About Lenny Eiger

60 years ago in a darkroom in San Juan, Puerto Rico, 10-year old Lenny Eiger was carefully loading 120 film on to a stainless steel reel, and made sure he didn’t put a crimp in the film. He’s doing  E6 (Ektachrome) developing for his Dad, Conrad. Dad had moved the family from New York City, where he was a well known photographer with credits in Vogue, Town and Country and Life Magazine, 100 album covers for CBS Music, from Benny Goodman to Pablo Casals. In 1959 the family left this stressful life to move to the tropics and changed his focus to marketing and architectural photography.  Dad never again worked on a weekend, raised a family and made sure we all got to do a lot of snorkeling.  
Lenny had the good fortune to experience the warmth and hospitality of the Latin culture, and to learn to speak, think, and dream in Spanish.  
Lenny showed talent at helping Dad with film developing, watching the prints go around on the mirrored ferrotyper and making black and white and color prints in the darkroom. Color printing in those days was challenging, the developing solution had to be maintained at exactly 80 degrees. Even putting the paper into the tray took talent; it had to hit the surface of the solution all at the same time or you got bubbles.  A “color analyzer” was invented, which helped one get to the color balance for the first print. Lenny’s eyes were better than that – he made a game of beating the analyzer to the best first print (that’s analyzing the color of the light under the enlarger, in negative colors).  
College-age Lenny tried to find himself; ran around the world, lived on a commune, went to India to study with gurus. Considered becoming a musician, a chef, a climbing guide, an herbalist, chiropractor, potter, carpenter, cabinetmaker, professional diver and pro surfer. Finally came to his senses and went back to school to study Photography in earnest.  
Pratt Institute had a rich Photography program, with 15 good faculty members, all as different from each other as day and night. Lenny’s primary mentor was Philip Perkis, one of today’s great photographers. Phil could sense the attitude with which the photographer approached their subject. This was a look into the fine art of photographing that Lenny had not considered as yet.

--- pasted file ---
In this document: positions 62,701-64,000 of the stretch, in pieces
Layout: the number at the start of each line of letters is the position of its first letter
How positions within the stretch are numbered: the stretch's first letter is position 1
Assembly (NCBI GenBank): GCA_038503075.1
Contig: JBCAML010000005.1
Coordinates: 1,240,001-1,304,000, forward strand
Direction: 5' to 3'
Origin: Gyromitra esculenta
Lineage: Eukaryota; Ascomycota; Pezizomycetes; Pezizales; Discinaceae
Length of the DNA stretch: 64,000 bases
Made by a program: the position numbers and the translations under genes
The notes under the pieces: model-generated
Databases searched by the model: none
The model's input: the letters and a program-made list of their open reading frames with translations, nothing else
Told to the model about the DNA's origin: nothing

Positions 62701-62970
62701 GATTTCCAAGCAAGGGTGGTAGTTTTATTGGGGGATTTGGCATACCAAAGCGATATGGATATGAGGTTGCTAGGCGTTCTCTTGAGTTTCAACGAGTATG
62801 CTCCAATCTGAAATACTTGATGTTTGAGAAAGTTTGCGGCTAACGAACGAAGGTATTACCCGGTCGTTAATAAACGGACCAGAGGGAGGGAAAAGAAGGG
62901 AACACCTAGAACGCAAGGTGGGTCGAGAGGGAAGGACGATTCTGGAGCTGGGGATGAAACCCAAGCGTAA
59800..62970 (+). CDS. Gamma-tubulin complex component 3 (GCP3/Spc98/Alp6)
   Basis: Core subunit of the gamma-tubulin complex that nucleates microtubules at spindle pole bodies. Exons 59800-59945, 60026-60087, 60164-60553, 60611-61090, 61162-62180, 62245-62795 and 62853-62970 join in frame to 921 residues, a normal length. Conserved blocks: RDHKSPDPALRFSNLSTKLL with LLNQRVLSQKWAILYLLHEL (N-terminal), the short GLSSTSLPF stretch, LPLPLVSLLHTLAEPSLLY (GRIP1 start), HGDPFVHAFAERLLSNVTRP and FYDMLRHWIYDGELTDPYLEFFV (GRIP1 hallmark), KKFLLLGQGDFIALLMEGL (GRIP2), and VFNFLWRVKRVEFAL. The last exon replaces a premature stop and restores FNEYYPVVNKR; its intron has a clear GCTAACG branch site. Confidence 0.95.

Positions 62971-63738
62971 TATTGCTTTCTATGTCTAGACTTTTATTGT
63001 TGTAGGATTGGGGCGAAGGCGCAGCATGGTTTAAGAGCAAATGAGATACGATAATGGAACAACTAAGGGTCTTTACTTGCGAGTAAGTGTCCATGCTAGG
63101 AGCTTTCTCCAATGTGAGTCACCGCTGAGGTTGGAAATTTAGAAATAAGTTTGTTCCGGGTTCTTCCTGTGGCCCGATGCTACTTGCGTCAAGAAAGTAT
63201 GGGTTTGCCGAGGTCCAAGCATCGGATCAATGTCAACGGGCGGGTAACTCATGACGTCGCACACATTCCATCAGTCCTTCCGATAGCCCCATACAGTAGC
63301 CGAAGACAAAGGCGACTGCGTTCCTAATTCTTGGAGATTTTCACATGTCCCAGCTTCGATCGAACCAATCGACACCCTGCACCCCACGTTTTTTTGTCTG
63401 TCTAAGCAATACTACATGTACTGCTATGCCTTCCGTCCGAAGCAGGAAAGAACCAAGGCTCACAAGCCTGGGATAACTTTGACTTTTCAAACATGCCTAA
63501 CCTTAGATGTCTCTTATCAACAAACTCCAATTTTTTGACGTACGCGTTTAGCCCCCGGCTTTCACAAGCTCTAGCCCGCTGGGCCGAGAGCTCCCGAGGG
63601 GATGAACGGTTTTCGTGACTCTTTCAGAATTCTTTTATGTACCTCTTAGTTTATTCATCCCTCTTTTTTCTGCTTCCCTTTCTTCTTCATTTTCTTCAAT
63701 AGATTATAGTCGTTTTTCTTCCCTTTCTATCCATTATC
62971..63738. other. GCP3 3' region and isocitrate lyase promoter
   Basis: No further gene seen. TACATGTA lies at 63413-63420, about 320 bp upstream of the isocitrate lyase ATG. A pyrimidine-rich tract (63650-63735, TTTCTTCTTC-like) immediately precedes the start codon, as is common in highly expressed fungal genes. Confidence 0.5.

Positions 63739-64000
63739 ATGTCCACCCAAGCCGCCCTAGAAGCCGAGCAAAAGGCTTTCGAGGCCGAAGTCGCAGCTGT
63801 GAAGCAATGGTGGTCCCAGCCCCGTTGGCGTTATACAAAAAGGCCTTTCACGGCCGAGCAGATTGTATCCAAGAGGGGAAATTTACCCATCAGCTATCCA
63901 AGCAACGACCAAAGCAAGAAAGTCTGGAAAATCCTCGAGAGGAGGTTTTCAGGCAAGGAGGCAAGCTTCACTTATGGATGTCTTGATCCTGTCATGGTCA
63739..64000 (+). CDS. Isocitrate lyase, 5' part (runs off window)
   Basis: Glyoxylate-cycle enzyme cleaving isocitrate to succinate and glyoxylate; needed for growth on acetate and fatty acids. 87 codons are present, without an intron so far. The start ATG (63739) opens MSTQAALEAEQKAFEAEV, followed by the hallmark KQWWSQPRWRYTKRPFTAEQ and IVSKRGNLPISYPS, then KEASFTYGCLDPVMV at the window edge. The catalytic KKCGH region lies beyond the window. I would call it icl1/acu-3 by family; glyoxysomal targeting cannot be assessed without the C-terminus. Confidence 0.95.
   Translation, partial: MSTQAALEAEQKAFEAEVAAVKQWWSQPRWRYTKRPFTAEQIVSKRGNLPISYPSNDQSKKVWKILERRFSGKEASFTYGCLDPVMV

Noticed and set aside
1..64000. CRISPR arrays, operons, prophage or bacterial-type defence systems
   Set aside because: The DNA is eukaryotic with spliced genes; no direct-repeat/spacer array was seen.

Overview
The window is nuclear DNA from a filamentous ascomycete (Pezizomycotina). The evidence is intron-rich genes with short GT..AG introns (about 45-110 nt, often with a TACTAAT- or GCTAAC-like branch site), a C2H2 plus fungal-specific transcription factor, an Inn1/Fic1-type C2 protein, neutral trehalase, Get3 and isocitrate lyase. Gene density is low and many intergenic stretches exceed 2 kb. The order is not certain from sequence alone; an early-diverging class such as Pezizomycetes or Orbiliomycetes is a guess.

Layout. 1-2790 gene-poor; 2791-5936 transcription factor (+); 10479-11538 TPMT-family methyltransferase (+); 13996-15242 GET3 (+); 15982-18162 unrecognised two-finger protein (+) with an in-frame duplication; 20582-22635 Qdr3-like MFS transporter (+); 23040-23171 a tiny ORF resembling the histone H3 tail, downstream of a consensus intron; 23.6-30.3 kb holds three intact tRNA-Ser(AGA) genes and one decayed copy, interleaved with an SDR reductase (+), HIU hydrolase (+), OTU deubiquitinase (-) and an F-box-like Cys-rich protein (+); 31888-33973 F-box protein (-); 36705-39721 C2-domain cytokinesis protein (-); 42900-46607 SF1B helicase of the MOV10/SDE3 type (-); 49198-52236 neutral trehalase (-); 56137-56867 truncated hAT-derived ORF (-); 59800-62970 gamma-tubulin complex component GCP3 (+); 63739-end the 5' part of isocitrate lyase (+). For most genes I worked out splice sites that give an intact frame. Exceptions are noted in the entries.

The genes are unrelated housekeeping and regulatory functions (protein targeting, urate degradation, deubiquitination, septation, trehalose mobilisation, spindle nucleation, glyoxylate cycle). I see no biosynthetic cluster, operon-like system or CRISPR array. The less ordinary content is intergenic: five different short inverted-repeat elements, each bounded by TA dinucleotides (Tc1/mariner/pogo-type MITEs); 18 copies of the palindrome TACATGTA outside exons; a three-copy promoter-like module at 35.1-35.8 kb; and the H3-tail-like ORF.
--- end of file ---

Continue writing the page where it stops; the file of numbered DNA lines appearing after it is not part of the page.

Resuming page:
Phil would come into class and pose the question to the students, “What wisdom do you have to share with us today?” It was a little humorous. Lenny was 22, knew he had little wisdom, and wasn’t going to get any more for a while.  Still, it pointed to a direction filled with the depth of things and, like all great teachers, Phil taught him at least as much about life as he did about Photography.  
Lenny soaked up everything he could at Pratt. He went from 35mm at the outset to working with view cameras, and printing in platinum, known as the king of all black and white processes. Moreover, he took advantage of what New York City had to offer. Museums and galleries, of course, but more importantly auction houses like Sotheby’s and Christie’s. Lenny could go to the preview the day before the auction and hold 100 year-old prints in his hand. He would hold them a few inches from his face – how did they get that much atmosphere, while using egg whites to print with?  
Lenny is technical, he’s a researcher.  When platinum printing first resurfaced in the late 1970’s he tested over 200 papers and optimized the chemistry of the process. He was the first person, in 1980, to scan film for the purpose of making a digital negative for alt process printing. In 2004, he took on the challenge of making an inkjet print that was as good as a platinum print. He mixed up his own black and white inks to get exquisite prints from his inkjet printer, and exceeded his goal. In 2022 Lenny took a first-rate digital camera and made it sing. 
Standing in front of one of his images it is easy to find one’s self falling into the image and walking around. You don’t just see an image, you experience it. He effortlessly combines technical skill with a sophisticated visual sense. He is deeply connected to what he photographs and the result is that the viewer is as well.
Lenny made his own journey from the “city of rat races” to a more civilized lifestyle in Northern California. In 2004 he bought his first digital camera, an awful thing, and ultimately went back to 8×10 and 4×5 film. This did, however, allow him to discover the wonders of digital printing and drum scanning. He started scanning for others with his Aztek Premier scanner and he set his sights on getting inkjet printing to be as good as platinum. After years of research, at times blending his own inks for an inkjet printer, he’s actually exceeded his goal.  
He taught for over a decade at the college Level at Cooper Union, Parsons School of Design, and The New School in NYC; and the Academy of Art University in San Francisco. His work has been in galleries on both Coasts. His work was purchased by the Springfield Museum after a group show of Platinum Photographers. His company, EigerStudios, does museum quality printing and high-end drum scanning. Notable clients include Richard Avedon.  
Ever on a quest to grow and expand horizons, he has finally returned to (a better) digital camera and begun work in both black and white, and now color. At age 70 Lenny continues to explore and refine his art.